Newspaper Page Text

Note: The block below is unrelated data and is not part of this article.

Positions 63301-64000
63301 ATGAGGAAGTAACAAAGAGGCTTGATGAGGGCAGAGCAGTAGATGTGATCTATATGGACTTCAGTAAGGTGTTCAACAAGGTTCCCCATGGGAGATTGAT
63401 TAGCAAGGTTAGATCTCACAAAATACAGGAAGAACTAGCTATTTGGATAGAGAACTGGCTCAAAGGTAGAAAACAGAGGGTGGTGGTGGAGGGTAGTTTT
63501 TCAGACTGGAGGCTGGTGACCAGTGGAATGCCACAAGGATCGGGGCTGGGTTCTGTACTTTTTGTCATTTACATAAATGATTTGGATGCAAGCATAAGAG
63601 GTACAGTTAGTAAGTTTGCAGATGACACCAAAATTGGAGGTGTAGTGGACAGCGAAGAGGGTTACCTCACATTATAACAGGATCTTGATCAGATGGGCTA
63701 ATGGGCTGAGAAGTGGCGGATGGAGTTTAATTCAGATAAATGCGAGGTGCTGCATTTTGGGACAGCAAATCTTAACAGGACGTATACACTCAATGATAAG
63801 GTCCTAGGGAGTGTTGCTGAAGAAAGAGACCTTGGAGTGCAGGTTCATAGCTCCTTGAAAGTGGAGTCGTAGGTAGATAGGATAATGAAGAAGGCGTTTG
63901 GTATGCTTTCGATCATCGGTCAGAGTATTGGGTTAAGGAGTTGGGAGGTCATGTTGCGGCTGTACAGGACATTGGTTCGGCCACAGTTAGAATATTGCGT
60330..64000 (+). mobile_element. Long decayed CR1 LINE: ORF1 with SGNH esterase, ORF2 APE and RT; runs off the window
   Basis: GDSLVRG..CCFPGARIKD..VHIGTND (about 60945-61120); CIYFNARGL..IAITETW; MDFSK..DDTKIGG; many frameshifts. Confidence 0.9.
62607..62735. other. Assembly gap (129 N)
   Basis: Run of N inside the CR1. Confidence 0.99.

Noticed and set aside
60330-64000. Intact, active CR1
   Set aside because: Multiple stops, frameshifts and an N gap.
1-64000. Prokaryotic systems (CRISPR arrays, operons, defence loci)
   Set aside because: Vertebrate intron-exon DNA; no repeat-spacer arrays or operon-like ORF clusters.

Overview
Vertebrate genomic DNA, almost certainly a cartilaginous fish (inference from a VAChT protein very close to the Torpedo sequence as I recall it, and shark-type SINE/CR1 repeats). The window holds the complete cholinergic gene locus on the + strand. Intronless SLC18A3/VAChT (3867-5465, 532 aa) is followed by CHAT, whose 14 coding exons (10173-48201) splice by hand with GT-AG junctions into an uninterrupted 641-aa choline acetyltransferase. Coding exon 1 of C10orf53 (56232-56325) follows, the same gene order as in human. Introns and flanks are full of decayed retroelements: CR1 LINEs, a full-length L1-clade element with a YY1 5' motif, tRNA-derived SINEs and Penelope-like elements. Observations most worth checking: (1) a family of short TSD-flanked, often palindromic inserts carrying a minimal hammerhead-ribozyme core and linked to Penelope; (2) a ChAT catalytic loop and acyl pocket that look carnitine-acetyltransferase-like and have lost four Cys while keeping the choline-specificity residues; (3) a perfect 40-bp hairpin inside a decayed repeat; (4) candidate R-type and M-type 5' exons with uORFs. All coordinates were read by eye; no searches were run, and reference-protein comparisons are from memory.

n u YOUR CHOICE FROM THREE OF THE BEST FE In our automobile display rooms you will find the Oldsmo bile, Nash and Chevrolet lines. Prices range from $875 for the • Chevrolet 490 to $1945 for the Oldsmobile eight. The following prices are offered for your consideration: Chevrolet 490. Oldsmobile Six. Oldsmobile Eight. Nash Six, five passenger. Nash Six, seven passenger Any model of either of these makes is available. Can secure closed car for you if you desire. We sell the famous Nash Truck—the only truck made with the interlocking diferential. Either two or four-wheel steer. Electric lights, magneto and all standard equipment. Well equipped machine shop, in charge of first-class mechanic. $ 875 $1515 $1945 ' $1720 $1880 % ' v IS Idaho Garage & MOTOR COMPANY A. S. FROST, Proprietor Opposite Postoffice Telephone 116 in] MS SHOOT UPWARD IN NORTH DAKOTA LEGISLATURE NON-PARTISAN JUMPS THE AMOUNT FROM $4,000,000 TO $11,980,000 BISMARCK, N. D.—In the face of the oft repeated promise that North Dakota taxes would be reduced, the tax bill that has been piled up by the first 100 per cent Nonpartisan league legislature is interesting. As compared with total tax col lections the last biennial period of less than $4,000,000, the state faces tax collections during the next bien nial period of $11,980,000, according to an estimate prepared by the state tax commission. The industrial program that has, been initiated is responsible for a big portion of the increase, while there also are other important factors en tering into the jump in taxes. The tax commission finds the total of senate appropriation bills passed to be $6,997,632.38; house bill No. 128, té mill levy for soldiers, estimated for the biennial period to be $1,200, 000; other house appropriation bills passed, $899,062.32; total of all ap propriation bills, $9,096,685.70. There are added to this sum $2000 in stand ing appropriation for disbarment pro ceedings, $1000 for militia grounds, and $600 for the state poultry associ ation, increasing this total to $9,100, 234.70. Some Out of Special Funds. There are deducted from this ag gregate $40,000 for the extension of the Capital Street railway and $200, it Service is more than a mere term in this bank. When you maintain your account here you are entitled to every service—every con sideration—consistent with your business require ments and prudent banking methods. is fundamental. The officers of this Insttltutlon are always glad ,o discuss financial matters with you—and without any obligation on your part. FIRST Always glad lo help the Man who helps himself. 000 for the Liberty Memorial build ing, which come out of existing funds and $300,000 for the highway depart ment, $181,000 for the highway com mission, $88,684.60 for motor vehicle registration, and $86,568 for the game and fish board, which are earned by fees, an indirect form of taxation. This leaves to be raised by state levy or other state income, not including fees and licenses appropriated for specific purposes, $8,204,042.10. Hail Tax Additional. The hail insurance tax of 3 cents per acre on all tillable land, says the tax commission, is in the nature of a special benefit tax and is not includ ed. This will probably amount to $900,000 per annum, or a total of $1,800,000 for the biennial period. In addition to the above, interest and sinking funds must be provided to care for the outstanding state bonds, amounting to approximately $300,000 for the biennial period. Sinking and interest levies to cover the new bond issues will depend entirely on the amount of bonds issued. It is esti mated that $9,000,000 per annum would have to be provided for, and $640,000 interest annually, would amount to $1,680,000 for the biennial period, making the amount to be levied by direct taxation $11, 984,000. This Hanson Buys Cone Farm*. Ray Hanson last week bought the B. F. Cone eighty, seven miles north east of Palouse, paying $110 an acre. He will move to the farm at once. Hanson disposed of his personal prop tv at auction sale last Wednesday cl had intended going to Canada, but after some little consideration de cideded that the Palouse country would suit him best, and at once closed the deal for the farm.—Palouse Republic. ert an THE TERRIBLE TOM NOT GOING HUNGRY FOOD PRICES NOT HIGH—CARE OF ARMENIANS IS GREATEST PROBLEM CONSTANTINOPLE. — (Associat ed Press.)—Contrary to reports Tur key is well supplied with food, and, while prices are unusually high, they are much lower than those prevail ing in the Balkan states and in some other countries of Europe. The following list of current prices which the consumer is called upon to pay shows the actual condition: Flour, 26 cents a pound; potatoes, 11 cents; beans, 20 cents; meat, 50 cents, and eggs, 90 cents a dozen. Vegetables of all kinds are not only abundant, but relatively cheap. Cloth ing and shoes also may be had, but generally the prices charged are so high as to take them far beyond the purses of the poor. Hotel rates are •lower than in most European cities, and the service is as good as could be expected in a country just emerging from a long war. In order that foodstuffs may be placed within range of the poor, the American food administration is now selling white flour at ten cents a pound, which is expected to bring down other prices as far as the actual necessities are concerned. The work of the Americans is attracting wide attention and much interest. Drugs, and in fact all medicines, are very scarce and expensive. Most large centers in Turkey and Asia Minor need medical assistance. The care of a million or more des titute Armenian, Syrian and Greek refugees in the Caucasus and thru out Asia Minor presents a most seri ous problem. It is estimated that there are in these countries no less than half a million fatherless child ren whose condition demands immedi ate relief. The American committee for relief in the near east is taking up the task, but is finding that its resources are being severely taxed. Smallpox is prevalent in Constan tinople, two cases having developed in the American colony, while the Swedish minister is only now recov ering from a severe attack. Most hospitals are hard pressed for medi cines and supplies, while the short age of physicians is pronounced. Finances, too, are disturbing the Turks. The Turkish pound has de preciated, its present value being twenty per ?ent below normal, while gold is at a high premium. The ex change rates of money of most other countries also has declined, the Am erican dollar, the English pound and the Greek drachmai being the only issues which have stood firmly at par. M Kendrick Methodists 'I» Build. At a meeting of the trustees of the Methodist church, held last Monday night, it was decided to go ahead with building operations at once. Al though the contract has not been let and the plans not definitely decided upon, it was agreed to make the church a modern structùifé in every way. A full basement will be one of the features of the new building and it is quite likely that furnace heat will be supplied. It will be a credit to the town when completed. SUIFFRA6ETTES ENDORSE 1 LEAGUE OF PEACE NATIONAL ORGANIZATION AT ST. LOUIS STRONG AGAINST BOLSHEVISTS ST. LOUIS, Mo., March 28.—The National American Woman Suffrage association today adopted resolutions endorsing the league of nations and urging the United States government "to bring about prompt redress of all legitimate greivances" as a safeguard against revolution by violence. With the adoption of a long list of resolutions the convention proper practically closed its sessions, the for mal adjournment to be taken tomor row noon after a morning session of the league of women voters, com posed of delegates from presidential suffrage states. The selection of the next convention site probably will be left to the board of directors. Heading the list of resolutions was one calling upon the sixty-sixth con gress to submit the constitutional amendment for nation-wide woman suffrage to the states at the earliest possible moment. Others included: Recommendations that in the fu ture the government recognize the fitness of accepting the services of professional women in work for which their training and experience have well qualified them, it being said that women physicians and dentists were compelled to serve in the war under the French flag because their serv ices Were declined by the United States government. That congress established for the women in industrial service a per manent women's bureau in the United States department of labor with ade quate funds to continue the work. That government residence halls for women be placed in the hands of women. That congress give 'military rank to army nurses. Urging the establishment at Wash ington of a national department of education with a secretary of educa tion in the cabinet. Latah County Records. March 28.—Army discharge— P. N. Johnson. Rel.—Latah County State Bank to Emory Olson, r-m 4-6-14. R. M..—Emory Olson to Latah Co. State Bank, $1200; lots 1 2 3 4 5-7 Deary. R ,M.— Scharles Beyer to James M. Miller, $1500; W2 SW4; SE4 SW4; SW4 SE4 25-39-2 W. R. M.—Edward Baker to George E. Nichols, $600; N2 SE4 SE4 26-39 2 W, except 1 1-2 A. Assg't—George E- Nichols to Jas. M. Miller, r-m to Edward Baker 3 28-19. Rel.—Neils Chr. Nelson to Martin B. Nilson, r-m 11-13-13. R. M.— Martin B. Nilson to Neils Chr; Nielson, $600; NW4 NE4; W2 SW4 NE4; W2 NW4 SE4 8-40-2. CHANDLER SIX $1795 Famous For Its Marvelous Motor « ■ ■ ro 1 wl m •Sv*vp? 1 if- y ~^ciSE _ Illustrating the new series Chandler four-passenger roadster The Most Closely Priced Fine Car N OW that you are ready to buy that new car, try to find one that gives you so much in mechanical excellence and in beauty and comfort of bodies at so fair a price as does the Chandler Six. Search the whole market if you wish. Search for such a motor. Search for such a sturdy chassis. Search for such features of essential equipment; Bosch mag neto for sure ignition, silent chain drive for motor shafts—three chains running in constant spray of oil, solid cast aluminum motor base extending from frame to frame, annular ball bearings to carry the power back to the rear wheels with the minimum loss through friction. The Chandler is the most closely priced fine car in the American market. .A determined Chandler policy, pursued for nearly six years, has made it so. When you really know the Chandler Six, no "competitive car will interest you. Cars for which you are asked to pay more will not interest you. No other car, in the whole medium-priced field, offers you such a motor. . No other offers you such features of essential, high-grade design and equipment. Asking you to pay more wouldn't give you more. To mark up the price doesn't make a car better. The Chandler is sold at a closer price than any other fine car. You can prove this by your own comparisons. now »* SIX SPLENDID BODY TYPES Seven-Passenger Touring Car, $ 1795 Four-Passenger Roadster, SI 795 Pour-Passenger Dispatch Car, $1875 Convertible Coupe, $2395 All Prices /. o. b. Cleveland Convertible Sedan , $2495 Limousine , $3095 MOSCOW AUTO & SUPPLY CO C. A. TENWICK, Prop. CHANDLER MOTOR CAR COMPANY, CLEVELAND, O. 109 So. Main. Phone 47 0 Special-lllllll ON CANDIES We are gomg to sell within the next week the Candy which we have on hand at Reduced Prices. We have on hand a fine assortment of Box Candies ranging from $36c to $3.00 per box, which we will sell at a Big Reduction. A large assortment of Chocolates, Mixed and Bar Candies of which all must go. We are getting ready for our New Easter Line which will arrive soon —Watch Our Window for Extra Specials. Plummer's Cafeteria AND CONFECTIONERY Rel.—Nels Mattson to O. N. Sund by r-m 12-7-14. R. M.—Iver W. Swan to Latah Co. State Bank, $3000; SW4 NE4; NW4 SE4; NE4 SW4; SE4 NW4 1-39-2 W. W. D.—Andrew Christenson to Iver Swank, $2800; SW4 NE4; N2 SE4 NW4 1-39-2 W. W. D.—H. L. Coats to T. D. Mat hews, $1140; SE4 NW4 8-36-5, except strip 4 rods wide. R. M.—Bert Southwick to Ken drick State Bank, $1200; 466 sacks R. M.—Dave Schoeffler to Ken drick State Bank, $1500; 10 horses and colts; 1 stallion, machinery. R. M.—Anna J. Fanning to Mos cow State Bank,. $4280; NE4 SW4; S2 SW4 11; N2 NW4 14-39-6 W. W. D.— L. W. Lull to O. D. Chism, $200; Lots 28 29 30 Block 1 Lieu. 2nd Add. Moscow. Decree—In the matter of the es tate ^)f Wm. A. Davis, all to surviv ing widow, Emaline K; Lots 7 8 Sec. 22; W2 NE4 28-39-1 W. (145.87 A.) W. D.—Fred S. Casebolt to G. E. Tabor, $1500; tract 72 ft by 300 ft. beg, at pt. on S line of Block 11 North Add. Genesee 88 ft from SW cor. Prior Lien Mortgage. — Bankers Trust to N. P. Ry. Co. NW4 NW4; S2 Sec. 9-42-2. _ A REAL SERVICE FOR LIVE STOCK SHIPPER Few shippers realize the advantage of marketing their stock '•hrough a reliable commission firm, thoroughly familiar with all the market conditions from day to day, whose keen selling experience enables it to command the highest prices for its offerings. Our record of having served more shippers in the year just passed than all of our competitors indicates how well we are serving our patrons. We fill feeder and stocker orders. Send for our Weekly Market Letter with quotations. P. W. Murphy Commission Co. UNIOlSf STOCKYARDS SPOKANE WASHINGTON Pran to Americanize Foreigners. 28.—Foreign March societies, ministers of churches of-for SPOKANE, denominations, newsj 7-wrs eign printed in foreign languages and other organizations will be asked to aid in obtaining a large attendance at the class in American citizenship to be opened at the Lewis and Clark high school in this city, March 31. It is planned also to try to put slips telling of. the work into pay envel opes where foreigners are employed. The Americanization work is being done in connection with bureau of the department of labor at Washing ton, D. C. The purpose of the class is to instruct foreigners in city, state and national government, and to pre pare than for citizenship'. Upon the completion of the work diplomas will be given. BE Any one who has forgotten to de liver his bundles of refugee clothing, will please leave the same at Lauder's store on Monday. The packing has been started by Mrs. Staples, assisted by Mrs. J. S. Heckathorn -and Mrs. Mark Howe. The committee are at tempting to pack each other's wraps, in the desire to help the refugees.